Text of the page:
Summit Perspective

A number of NATO members have already spoken out against sending NATO "peacekeepers" to Ukraine. Hungary is categorically against the transfer of weapons, no-fly zones and peacekeepers. However, just in case, Budapest has concentrated troops on the border with Zakarpattia Region, where the Hungarian minority lives compactly. German government spokesman Steffen Hebestreit spoke out against sending NATO troops to Ukraine. "No NATO military and personnel should enter Ukraine. We have a clear red line on this issue," the German representative said.

U.S. Ambassador to the United Nations Linda Thomas-Greenfried said Washington will not send its military to Ukraine, but "other NATO countries may decide that they want to put troops inside of Ukraine. That will be a decision that they have to make." Jens Stoltenberg, NATO Secretary General, also opposed the presence of Alliance troops in the conflict zone.

With this position, it is obvious that getting a mandate to introduce "peacekeepers" on behalf of NATO to Ukraine will be extremely difficult, if not impossible, for Poland to obtain. Therefore the most expected decisions on the NATO level are: sending humanitarian goods to Ukraine, intelligence support to Kiev (which is already underway), increasing U.S. troops in Eastern Europe, and new sanctions against Russia. Problems may already arise with sending weapons because of Hungary's position. As for troops, the summit is unlikely to approve a formal NATO military or "peacekeeping" mission or the introduction of a "no-fly zone" on behalf of the entire alliance.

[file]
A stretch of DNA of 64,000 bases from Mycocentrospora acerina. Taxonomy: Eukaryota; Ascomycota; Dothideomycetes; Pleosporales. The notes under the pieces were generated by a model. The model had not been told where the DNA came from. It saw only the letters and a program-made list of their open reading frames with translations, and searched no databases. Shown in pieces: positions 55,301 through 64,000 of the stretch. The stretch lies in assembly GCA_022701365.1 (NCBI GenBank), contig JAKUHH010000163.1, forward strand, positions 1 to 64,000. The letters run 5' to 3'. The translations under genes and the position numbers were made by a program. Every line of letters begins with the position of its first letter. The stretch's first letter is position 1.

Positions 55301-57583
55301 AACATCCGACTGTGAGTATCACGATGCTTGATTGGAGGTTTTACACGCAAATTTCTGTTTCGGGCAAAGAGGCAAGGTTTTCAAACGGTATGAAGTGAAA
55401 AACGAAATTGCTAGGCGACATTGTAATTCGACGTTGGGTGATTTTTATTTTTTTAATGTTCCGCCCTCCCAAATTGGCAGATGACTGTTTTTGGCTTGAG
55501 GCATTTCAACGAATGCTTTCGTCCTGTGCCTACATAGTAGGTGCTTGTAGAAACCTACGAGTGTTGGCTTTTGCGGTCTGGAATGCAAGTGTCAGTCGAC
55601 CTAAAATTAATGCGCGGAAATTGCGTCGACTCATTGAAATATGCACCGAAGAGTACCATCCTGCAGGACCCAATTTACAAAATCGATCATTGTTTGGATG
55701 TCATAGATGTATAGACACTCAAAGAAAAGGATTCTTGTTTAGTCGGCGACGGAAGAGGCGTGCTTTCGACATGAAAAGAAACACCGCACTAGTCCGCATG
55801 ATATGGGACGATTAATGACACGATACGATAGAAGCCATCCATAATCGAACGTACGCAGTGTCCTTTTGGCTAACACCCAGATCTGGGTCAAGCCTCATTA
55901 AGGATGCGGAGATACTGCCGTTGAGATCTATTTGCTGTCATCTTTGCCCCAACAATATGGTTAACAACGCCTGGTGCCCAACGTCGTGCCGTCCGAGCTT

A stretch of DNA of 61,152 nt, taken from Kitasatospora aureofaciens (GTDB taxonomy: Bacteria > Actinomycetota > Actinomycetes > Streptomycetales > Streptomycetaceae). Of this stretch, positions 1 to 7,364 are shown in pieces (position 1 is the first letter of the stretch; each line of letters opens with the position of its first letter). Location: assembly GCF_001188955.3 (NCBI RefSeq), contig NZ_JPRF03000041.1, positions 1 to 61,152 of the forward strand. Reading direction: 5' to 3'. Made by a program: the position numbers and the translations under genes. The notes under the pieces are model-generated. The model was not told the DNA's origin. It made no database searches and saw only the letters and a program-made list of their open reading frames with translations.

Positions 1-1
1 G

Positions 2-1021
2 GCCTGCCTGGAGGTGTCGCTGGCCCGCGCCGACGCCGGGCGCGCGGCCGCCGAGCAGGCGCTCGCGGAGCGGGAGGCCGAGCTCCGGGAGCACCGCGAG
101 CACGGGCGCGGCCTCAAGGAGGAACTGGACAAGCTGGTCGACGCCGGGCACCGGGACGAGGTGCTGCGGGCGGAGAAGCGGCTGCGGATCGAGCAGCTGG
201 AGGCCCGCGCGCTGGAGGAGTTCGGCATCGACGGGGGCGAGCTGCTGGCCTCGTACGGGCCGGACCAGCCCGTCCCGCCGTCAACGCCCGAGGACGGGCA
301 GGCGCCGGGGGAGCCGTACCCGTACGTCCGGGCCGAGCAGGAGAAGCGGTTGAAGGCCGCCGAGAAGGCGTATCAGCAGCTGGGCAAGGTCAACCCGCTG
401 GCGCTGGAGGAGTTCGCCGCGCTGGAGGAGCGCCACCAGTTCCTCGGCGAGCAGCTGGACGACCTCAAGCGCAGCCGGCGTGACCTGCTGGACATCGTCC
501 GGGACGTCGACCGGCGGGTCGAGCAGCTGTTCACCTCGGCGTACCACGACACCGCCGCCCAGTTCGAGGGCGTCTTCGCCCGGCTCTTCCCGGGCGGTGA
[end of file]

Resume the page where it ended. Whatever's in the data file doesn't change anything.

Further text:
Biden's blessing

However, Poland can count on the willingness of the United States to "turn a blind eye" and even bless the creation of a "coalition of the willing" ) of NATO member states willing to invade Ukraine under the guise of a peacekeeping mission. In 2003, because of disagreements within NATO, the U.S. and the U.K. invaded Iraq on behalf of just such a "coalition." Polish government spokesman Piotr Mueller said Poland had received positive responses from individual NATO countries, despite official skepticism. He did not disclose which countries, but officially Lithuania and Denmark had previously expressed support for such a mission.